Swift implementation of the AccessRank algorithm for predicting revisitations and reuse.

View the Project on GitHub


About AccessRank

AccessRank is a Swift implementation of the AccessRank algorithm by Fitchett and Cockburn (full reference below) for iOS and Mac OS apps. The algorithm predicts which list items users might select or visit next by taking multiple sources of input into account. For instance, you could use AccessRank to generate a list of predictions for:

To improve on other common methods such as recency-based and frequency-based predictions, AccessRank adds Markov weights, time weighting, and other parameters for calculating a final score for each item, while the algorithm tries to maximize both prediction accuracy and list stability. Prediction accuracy is important since top items are easier and faster to access than items in bottom sections; list stability is important since automatic reordering of items can impede usability when users try to reselect an item based on an already learned location. You can configure the algorithm depending on whether you prefer more prediction accuracy or more list stability.

Once AccessRank has calculated predictions, you can use the resulting list to enhance your user interface in various ways. For example, you could display the most likely next items in an additional list as suggestions, or you could visually highlight relevant objects to give users cues where they might want to go next.

Here’s the full reference for the paper:

Stephen Fitchett and Andy Cockburn. 2012. AccessRank: predicting what users will do next. In Proceedings of the SIGCHI Conference on Human Factors in Computing Systems (CHI ‘12). ACM, New York, NY, USA, 2239-2242.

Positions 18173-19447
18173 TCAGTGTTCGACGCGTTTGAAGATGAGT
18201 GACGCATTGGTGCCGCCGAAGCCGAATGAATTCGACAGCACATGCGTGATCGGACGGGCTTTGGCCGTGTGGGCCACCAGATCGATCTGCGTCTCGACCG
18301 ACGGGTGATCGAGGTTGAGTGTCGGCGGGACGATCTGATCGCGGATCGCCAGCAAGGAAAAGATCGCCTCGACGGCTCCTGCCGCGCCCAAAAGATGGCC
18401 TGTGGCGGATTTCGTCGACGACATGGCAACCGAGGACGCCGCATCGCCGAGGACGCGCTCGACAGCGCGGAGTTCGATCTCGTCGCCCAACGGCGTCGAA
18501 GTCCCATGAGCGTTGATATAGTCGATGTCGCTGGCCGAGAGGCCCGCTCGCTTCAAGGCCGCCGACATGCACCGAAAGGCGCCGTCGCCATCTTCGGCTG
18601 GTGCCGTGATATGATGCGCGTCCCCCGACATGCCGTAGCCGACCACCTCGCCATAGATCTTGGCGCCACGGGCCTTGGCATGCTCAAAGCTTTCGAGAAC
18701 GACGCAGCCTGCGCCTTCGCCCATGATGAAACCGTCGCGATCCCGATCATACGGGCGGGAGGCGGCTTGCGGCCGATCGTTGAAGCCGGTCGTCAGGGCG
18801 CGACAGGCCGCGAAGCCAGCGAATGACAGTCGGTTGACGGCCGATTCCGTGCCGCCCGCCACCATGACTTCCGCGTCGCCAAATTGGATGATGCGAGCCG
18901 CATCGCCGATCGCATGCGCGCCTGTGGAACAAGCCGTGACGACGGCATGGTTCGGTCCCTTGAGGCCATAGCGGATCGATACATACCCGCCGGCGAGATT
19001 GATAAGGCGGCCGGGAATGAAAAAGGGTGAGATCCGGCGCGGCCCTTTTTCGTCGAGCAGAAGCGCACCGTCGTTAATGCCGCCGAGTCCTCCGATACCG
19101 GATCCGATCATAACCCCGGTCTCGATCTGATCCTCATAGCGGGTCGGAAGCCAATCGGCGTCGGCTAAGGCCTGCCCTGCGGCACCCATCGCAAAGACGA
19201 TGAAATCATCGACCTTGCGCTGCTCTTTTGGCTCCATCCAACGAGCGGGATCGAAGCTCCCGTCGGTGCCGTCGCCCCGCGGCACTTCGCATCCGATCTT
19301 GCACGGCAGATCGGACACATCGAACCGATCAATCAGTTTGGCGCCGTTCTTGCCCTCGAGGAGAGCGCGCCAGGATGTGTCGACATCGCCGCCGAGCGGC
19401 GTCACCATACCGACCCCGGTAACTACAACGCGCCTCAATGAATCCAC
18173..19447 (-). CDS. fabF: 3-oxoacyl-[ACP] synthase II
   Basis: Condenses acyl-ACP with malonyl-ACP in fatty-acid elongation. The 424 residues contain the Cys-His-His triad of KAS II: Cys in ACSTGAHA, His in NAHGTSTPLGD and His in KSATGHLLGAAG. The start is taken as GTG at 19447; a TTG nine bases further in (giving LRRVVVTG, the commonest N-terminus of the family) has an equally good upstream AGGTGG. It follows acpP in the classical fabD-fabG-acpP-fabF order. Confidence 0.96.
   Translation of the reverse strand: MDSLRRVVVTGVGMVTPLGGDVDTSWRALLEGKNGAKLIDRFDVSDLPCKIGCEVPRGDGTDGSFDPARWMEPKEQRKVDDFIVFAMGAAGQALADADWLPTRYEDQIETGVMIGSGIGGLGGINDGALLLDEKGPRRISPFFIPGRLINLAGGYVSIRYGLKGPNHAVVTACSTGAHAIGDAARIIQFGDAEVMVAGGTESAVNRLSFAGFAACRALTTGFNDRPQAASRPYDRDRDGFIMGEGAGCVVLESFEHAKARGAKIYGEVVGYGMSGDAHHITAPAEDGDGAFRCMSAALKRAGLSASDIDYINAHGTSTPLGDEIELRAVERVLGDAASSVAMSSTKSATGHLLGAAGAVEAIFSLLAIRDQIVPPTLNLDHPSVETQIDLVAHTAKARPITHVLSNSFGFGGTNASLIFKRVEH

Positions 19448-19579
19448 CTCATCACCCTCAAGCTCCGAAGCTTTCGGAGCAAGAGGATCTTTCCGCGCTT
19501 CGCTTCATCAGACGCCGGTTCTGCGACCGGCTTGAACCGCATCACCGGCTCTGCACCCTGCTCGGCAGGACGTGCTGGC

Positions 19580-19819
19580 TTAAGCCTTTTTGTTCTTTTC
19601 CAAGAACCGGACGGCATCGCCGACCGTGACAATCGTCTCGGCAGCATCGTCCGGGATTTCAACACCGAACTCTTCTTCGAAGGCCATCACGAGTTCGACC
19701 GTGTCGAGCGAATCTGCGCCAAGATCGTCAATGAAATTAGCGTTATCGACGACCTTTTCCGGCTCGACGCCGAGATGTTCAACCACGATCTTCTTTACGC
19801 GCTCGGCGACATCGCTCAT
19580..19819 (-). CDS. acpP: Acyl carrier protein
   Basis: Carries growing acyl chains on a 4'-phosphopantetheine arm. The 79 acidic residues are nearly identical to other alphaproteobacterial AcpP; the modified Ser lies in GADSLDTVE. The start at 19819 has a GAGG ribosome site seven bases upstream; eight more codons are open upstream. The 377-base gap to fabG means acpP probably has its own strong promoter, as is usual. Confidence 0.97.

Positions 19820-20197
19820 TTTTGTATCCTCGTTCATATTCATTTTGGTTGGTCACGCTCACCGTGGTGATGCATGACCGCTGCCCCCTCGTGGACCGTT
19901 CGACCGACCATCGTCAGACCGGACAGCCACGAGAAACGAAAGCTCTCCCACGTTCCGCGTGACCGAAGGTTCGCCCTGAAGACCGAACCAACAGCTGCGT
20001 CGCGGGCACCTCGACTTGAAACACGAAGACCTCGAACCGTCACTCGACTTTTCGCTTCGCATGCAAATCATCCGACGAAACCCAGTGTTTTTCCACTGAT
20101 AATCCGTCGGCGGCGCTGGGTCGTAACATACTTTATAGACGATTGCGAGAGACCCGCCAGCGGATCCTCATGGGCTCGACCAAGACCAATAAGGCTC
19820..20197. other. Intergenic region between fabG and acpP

Thanks to Stephen Fitchett for answering my questions and giving feedback!


Just copy the folder src/AccessRank into your project. The latest version requires Swift 3 and Xcode 8.

Demo Project

The demo project shows a simple usage example: It contains a table view with item names and a text view with predictions. When you select an item, it is added to AccessRank, and the list of predictions for which item you might select next is updated. When the app is moved to the background state, an AccessRank snapshot is saved to the user defaults (also see the section on persistence).


Public methods and properties are documented in the following sections.


AccessRank is initialized with an enum value for the list stability that should be used for predictions. The default list stability is .medium. Other possible values are .low and .high. Low stability means that prediction accuracy should be maximized while items are allowed to be reordered more than with other values. High stability means that the ordering of items should remain as stable as possible so that users can better learn item locations over time. The appropriate value to use here depends on your application domain. Medium stability is the default value and should be used if you are insecure which one to choose.